Definition from the report: “A household is income poor if its equivalised income is below 60% of the median equivalised income.”

So “risk of poverty” means there’s a chance that the household’s income is below 60% of the median equivalised income.

Excuse me for quibbling with the definition of poverty, but it seems relevant. Of course, it would be useful to talk about actual poverty, but that definition doesn’t seem enormously useful. If my mental arithmetic is good, in more normal economic times, that definition of “poverty” means approximately “what the median lived on ten years ago”.

Meantime, did I get accused – by an anonymous poster – of supporting poverty? Sometimes, wanting to punch people really hard in the nose seems just the appropriate emotional response.

Hi francis indeed much ado…Mark Carney BofE was on Charlie Rose this week,asked about austerity shrugged wry smile and said they ain’t seen anything in Europe in comparison to states.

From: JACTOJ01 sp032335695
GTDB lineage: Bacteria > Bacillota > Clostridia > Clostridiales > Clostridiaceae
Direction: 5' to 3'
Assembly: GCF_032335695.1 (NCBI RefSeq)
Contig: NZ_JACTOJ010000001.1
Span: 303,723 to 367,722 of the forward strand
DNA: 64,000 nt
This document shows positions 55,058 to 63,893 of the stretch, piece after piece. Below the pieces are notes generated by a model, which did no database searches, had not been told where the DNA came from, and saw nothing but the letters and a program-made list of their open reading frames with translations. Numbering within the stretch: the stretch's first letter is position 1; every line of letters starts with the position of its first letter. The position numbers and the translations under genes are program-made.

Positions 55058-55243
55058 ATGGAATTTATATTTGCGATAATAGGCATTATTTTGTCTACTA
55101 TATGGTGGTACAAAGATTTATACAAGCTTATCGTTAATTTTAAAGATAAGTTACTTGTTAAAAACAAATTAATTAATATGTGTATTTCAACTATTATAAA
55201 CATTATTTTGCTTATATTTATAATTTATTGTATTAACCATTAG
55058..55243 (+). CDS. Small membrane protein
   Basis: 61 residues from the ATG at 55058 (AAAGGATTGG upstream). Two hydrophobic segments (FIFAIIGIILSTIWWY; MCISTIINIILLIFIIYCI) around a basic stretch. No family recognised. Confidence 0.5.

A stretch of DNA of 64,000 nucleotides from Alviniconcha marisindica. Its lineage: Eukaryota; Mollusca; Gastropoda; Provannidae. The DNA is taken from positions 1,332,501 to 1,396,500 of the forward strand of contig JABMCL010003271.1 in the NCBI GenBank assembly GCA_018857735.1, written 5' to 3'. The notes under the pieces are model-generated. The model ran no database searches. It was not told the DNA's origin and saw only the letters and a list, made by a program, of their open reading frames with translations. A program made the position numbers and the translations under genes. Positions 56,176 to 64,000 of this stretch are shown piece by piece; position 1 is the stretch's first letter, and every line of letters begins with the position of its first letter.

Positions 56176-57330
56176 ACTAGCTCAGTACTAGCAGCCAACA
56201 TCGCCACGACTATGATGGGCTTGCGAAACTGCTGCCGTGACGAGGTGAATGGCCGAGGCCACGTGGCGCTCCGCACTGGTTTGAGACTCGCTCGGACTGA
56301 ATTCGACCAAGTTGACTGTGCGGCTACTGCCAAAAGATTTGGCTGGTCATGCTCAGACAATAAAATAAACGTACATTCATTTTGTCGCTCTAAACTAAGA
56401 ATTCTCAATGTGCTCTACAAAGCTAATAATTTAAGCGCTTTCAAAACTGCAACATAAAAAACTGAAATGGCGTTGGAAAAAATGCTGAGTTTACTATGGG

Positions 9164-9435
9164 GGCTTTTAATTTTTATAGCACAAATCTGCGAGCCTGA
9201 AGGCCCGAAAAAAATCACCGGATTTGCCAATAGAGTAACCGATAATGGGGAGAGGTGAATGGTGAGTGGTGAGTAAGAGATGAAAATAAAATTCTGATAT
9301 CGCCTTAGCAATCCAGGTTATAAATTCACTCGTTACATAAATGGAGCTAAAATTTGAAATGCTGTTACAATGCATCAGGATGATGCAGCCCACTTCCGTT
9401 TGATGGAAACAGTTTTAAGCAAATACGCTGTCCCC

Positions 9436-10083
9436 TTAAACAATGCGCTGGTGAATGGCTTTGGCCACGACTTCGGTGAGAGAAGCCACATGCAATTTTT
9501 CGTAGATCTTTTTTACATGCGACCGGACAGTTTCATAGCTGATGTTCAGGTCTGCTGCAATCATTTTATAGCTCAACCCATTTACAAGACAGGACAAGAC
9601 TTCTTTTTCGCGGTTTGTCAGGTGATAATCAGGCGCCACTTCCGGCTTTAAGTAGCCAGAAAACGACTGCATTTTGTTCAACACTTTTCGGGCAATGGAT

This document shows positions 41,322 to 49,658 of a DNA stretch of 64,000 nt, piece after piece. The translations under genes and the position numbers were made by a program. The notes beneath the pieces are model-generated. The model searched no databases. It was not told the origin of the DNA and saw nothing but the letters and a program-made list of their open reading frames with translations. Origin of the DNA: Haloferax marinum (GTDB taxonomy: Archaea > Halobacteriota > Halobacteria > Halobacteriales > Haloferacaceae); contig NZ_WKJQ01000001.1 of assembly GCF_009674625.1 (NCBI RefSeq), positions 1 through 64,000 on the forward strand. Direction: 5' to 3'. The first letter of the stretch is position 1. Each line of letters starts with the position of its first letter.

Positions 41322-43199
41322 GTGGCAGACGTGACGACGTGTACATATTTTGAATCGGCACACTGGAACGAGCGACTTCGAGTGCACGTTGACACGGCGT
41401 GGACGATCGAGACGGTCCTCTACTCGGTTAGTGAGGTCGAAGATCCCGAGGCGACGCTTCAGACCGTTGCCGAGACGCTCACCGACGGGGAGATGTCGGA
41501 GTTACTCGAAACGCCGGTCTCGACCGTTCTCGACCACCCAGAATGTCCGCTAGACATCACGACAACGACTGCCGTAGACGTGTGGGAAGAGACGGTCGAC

Will provide a link a little later.
Apols miles off topic noticed Slovanian stress tests out today quite stressful!
Reason to ask is viz a viz Hypo Alpo anything locally on it…Some talk of exchanging voluntarily naturally some bonds ?
Congrats on new govt.

Is it just me or is the statistic that more than 50% of households can be at risk of being below 60% of the median not a little startling in itself? Is that not the “pre transfers” statistic? some good links in this piece.
HAA-FT had something but…
“Austria has ruled out letting Hypo go bust, a step which would trigger an unaffordable 14 billion euros in debt guarantees by its home province of Carinthia.
Top officials have also refused to entertain the notion of seeking a debt haircut on Carinthia-guaranteed bonds, a measure which Hypo Chairman Klaus Liebscher said would ruin Austria’s reputation as a borrower.”

Ok back to shooting pigeons…

Irish social protection (welfare and health) spending as ratio of economic output was the highest in the European Union in 2011 – at 37% of gross national product compared with France at 34% of GDP.